What a pet project! Flyers caught smuggling dogs in check-in luggage
Customs officials have come across four cases of “dog smuggling” in the last three months. The owners did it to avoid documentation work, sources said.india Updated: Jul 17, 2016 10:22 IST
After gold, drugs and currency, officials at Delhi’s Indira Gandhi International Airport have added pet dogs to their list of ‘smuggled’ goods to watch out for.
Recently, staff manning the X-ray machines at the arrival hall found an unconscious dog stuffed between clothes in the suitcase of a woman travelling to the city from eastern Europe. She confessed to having sedated her pet and put it in her check-in luggage.
Customs officials have come across four such cases of “dog smuggling” in the last three months. The owners did it to avoid documentation work, sources said.
Bringing in a pet through legal channels requires a no-objection certificate from the animal quarantine station of the destination country. The pet can come either as check-in luggage or air cargo.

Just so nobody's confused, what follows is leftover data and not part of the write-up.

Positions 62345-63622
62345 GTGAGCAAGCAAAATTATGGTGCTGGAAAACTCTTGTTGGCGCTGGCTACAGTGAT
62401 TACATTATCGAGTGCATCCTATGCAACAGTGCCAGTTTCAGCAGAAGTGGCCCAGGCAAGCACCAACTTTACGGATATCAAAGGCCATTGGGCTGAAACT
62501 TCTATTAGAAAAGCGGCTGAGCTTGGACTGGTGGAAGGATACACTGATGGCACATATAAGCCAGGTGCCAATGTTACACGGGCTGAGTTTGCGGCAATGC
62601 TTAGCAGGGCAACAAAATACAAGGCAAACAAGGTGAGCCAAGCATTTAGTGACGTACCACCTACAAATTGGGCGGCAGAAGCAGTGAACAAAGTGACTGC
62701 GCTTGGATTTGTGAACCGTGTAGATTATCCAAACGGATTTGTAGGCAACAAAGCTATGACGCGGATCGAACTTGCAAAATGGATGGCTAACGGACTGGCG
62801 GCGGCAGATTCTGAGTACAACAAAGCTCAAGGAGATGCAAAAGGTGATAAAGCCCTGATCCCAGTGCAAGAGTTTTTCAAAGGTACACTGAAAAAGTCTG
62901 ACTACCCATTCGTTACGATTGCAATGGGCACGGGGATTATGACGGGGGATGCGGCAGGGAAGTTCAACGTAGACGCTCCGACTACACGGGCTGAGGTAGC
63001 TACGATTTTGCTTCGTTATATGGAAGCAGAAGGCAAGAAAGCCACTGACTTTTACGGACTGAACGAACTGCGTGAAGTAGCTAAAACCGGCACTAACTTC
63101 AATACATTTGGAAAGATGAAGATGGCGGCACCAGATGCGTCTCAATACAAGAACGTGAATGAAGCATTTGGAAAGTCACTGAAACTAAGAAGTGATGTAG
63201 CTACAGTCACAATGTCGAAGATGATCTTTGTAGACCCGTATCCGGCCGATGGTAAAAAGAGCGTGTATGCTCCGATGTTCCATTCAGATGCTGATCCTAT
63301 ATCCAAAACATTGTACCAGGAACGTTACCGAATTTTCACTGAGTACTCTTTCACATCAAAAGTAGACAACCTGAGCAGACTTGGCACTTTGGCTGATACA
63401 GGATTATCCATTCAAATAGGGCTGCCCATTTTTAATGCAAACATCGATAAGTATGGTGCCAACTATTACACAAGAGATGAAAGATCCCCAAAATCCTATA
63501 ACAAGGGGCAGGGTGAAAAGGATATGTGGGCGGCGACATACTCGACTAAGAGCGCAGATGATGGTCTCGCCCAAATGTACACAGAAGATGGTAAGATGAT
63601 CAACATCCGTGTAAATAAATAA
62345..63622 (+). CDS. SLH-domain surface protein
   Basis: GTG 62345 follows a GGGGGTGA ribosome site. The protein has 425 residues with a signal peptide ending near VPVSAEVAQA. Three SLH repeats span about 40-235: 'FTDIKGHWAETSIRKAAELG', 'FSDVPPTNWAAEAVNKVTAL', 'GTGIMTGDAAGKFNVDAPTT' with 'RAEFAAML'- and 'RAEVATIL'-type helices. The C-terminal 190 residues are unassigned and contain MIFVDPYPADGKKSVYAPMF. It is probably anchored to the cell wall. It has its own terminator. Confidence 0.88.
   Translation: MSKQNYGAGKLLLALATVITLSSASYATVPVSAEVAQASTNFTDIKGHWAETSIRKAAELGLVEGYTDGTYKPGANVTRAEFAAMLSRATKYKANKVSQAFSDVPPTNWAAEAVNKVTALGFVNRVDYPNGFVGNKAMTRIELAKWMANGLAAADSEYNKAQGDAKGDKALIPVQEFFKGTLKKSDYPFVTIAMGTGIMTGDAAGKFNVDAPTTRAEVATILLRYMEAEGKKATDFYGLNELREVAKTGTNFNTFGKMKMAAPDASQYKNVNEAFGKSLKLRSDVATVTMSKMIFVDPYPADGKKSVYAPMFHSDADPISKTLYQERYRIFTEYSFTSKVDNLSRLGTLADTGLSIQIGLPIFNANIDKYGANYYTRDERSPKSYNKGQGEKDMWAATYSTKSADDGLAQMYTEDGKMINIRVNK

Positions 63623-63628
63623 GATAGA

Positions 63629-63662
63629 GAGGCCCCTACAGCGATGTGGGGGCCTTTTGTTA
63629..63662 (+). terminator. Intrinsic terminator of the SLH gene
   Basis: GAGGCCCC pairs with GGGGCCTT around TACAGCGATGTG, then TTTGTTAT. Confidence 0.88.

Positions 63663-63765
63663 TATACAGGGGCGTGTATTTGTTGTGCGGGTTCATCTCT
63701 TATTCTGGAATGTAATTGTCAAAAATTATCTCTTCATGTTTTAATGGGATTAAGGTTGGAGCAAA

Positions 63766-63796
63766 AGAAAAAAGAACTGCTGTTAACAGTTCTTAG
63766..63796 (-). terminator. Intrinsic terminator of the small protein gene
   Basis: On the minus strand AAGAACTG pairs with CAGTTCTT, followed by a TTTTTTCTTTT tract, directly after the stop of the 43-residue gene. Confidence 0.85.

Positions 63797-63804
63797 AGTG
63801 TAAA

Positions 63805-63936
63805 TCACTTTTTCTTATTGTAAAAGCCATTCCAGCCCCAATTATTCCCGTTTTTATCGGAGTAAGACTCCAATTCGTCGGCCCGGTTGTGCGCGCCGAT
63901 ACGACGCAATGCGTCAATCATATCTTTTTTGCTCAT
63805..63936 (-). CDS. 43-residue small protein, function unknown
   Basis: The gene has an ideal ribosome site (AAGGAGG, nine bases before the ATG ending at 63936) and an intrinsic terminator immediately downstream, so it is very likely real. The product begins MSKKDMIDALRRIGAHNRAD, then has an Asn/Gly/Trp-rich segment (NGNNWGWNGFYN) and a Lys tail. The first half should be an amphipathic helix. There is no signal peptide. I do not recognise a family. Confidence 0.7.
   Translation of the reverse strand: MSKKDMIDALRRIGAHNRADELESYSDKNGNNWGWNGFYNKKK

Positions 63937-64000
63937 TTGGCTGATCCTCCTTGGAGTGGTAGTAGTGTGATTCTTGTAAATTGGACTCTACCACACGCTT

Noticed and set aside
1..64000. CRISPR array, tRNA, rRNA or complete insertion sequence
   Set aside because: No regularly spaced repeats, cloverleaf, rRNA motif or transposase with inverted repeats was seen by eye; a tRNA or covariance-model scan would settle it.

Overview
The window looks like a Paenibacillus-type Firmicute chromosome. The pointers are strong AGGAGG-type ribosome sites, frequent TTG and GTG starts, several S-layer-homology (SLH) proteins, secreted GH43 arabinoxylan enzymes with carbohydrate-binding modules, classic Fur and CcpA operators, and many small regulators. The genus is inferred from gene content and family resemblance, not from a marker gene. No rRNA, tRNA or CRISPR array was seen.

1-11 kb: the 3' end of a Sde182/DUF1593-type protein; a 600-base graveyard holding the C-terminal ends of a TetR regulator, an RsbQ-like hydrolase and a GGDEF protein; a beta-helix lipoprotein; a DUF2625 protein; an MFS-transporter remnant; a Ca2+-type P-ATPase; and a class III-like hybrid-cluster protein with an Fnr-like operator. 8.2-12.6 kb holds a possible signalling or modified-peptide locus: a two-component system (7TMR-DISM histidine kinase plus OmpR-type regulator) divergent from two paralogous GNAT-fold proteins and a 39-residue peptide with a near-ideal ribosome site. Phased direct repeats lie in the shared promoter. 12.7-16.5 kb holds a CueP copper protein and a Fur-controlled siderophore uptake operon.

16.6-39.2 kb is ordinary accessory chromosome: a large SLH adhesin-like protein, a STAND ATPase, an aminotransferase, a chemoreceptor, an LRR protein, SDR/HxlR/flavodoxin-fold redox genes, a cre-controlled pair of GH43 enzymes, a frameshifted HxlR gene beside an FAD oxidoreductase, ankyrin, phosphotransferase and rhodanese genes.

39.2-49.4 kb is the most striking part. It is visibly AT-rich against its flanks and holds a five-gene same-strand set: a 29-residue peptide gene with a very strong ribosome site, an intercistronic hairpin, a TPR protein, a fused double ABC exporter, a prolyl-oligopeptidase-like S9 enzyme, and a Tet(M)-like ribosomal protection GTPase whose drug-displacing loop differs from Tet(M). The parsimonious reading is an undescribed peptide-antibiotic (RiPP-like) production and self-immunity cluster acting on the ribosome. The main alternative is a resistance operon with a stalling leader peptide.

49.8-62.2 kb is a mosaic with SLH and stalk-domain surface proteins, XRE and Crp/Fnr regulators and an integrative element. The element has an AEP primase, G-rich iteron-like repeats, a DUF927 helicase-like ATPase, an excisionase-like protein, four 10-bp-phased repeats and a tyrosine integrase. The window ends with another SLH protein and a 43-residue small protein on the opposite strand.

There was another case of a dog stashed in a bag popping up on the X-ray screen.
“Then there was a Delhi-based woman bringing in her dog from the US. She had a veterinarian’s certificate but no NOC from an Indian authority.
She refused to leave the airport and we gave her space in our office to sleep. She spent three days there and once she got the necessary permission, we let her go,” said Vinayak Azaad, additional commissioner of customs.
Sedating pets can put their lives at risk, say experts. “Even the radiation from the X-ray machine is harmful. It is shocking that pet owners are doing this just to avoid paper work,” said an official.
In another case, a couple from Punjab who were travelling from Canada were stopped while trying to get their two dogs in without the necessary clearance and asked to go back.
“Every day, over 25,000 passengers land in Terminal 3 from international destinations and it is impossible to check each of them. Our staff keeps a check on smuggling of gold and narcotic substances. But stopping passengers bringing in dogs illegally is almost impossible,” admitted a customs official.